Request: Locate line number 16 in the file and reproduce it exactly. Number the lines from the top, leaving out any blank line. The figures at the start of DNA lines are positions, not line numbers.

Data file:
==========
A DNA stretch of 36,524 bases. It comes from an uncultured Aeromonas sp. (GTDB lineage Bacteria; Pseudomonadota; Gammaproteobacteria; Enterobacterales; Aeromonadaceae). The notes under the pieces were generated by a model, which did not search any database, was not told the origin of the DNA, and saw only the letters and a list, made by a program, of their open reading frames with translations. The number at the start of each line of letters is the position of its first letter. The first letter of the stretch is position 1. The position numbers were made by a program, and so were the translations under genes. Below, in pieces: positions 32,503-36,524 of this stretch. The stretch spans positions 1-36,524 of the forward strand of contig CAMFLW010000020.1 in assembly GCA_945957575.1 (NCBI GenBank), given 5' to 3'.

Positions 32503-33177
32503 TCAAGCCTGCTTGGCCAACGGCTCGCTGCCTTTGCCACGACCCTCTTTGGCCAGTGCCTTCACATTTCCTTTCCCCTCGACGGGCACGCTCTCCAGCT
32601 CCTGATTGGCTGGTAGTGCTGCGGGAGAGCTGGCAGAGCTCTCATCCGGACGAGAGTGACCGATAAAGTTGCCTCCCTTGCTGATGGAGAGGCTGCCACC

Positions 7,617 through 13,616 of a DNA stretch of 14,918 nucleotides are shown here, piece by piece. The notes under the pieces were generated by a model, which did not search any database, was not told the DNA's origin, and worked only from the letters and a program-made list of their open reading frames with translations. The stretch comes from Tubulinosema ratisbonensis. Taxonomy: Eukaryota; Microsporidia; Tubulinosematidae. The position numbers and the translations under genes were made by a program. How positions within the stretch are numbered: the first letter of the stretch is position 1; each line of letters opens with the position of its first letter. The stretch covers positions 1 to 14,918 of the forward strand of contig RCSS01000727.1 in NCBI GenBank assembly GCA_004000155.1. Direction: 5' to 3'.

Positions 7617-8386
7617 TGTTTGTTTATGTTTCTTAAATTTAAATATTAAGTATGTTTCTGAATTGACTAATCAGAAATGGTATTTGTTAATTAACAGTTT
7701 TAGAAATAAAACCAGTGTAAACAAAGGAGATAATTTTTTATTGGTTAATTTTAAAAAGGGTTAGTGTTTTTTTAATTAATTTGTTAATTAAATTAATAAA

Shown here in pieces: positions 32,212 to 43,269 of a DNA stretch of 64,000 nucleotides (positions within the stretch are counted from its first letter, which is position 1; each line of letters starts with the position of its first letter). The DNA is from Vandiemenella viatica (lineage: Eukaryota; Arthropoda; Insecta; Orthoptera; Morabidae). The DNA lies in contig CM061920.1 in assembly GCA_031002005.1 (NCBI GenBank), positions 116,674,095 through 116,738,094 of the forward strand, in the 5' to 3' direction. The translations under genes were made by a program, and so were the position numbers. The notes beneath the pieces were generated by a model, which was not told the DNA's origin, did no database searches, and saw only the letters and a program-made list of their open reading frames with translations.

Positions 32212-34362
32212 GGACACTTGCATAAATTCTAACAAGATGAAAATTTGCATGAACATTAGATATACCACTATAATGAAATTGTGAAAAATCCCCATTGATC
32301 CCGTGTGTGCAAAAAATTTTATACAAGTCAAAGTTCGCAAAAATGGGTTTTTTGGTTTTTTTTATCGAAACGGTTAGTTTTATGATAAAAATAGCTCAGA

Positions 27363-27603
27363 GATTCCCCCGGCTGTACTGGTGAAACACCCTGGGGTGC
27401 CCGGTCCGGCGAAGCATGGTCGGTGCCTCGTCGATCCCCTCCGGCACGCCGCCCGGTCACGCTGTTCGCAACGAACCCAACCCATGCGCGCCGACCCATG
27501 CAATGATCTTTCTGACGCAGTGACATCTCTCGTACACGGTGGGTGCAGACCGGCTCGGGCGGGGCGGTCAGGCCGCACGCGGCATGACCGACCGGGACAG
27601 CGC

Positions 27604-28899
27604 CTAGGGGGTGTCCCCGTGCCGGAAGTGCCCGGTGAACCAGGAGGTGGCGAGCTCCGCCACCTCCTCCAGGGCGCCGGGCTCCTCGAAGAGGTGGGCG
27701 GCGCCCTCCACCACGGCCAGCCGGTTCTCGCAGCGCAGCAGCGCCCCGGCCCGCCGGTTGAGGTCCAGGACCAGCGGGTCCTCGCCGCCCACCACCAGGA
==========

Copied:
27501 CAATGATCTTTCTGACGCAGTGACATCTCTCGTACACGGTGGGTGCAGACCGGCTCGGGCGGGGCGGTCAGGCCGCACGCGGCATGACCGACCGGGACAG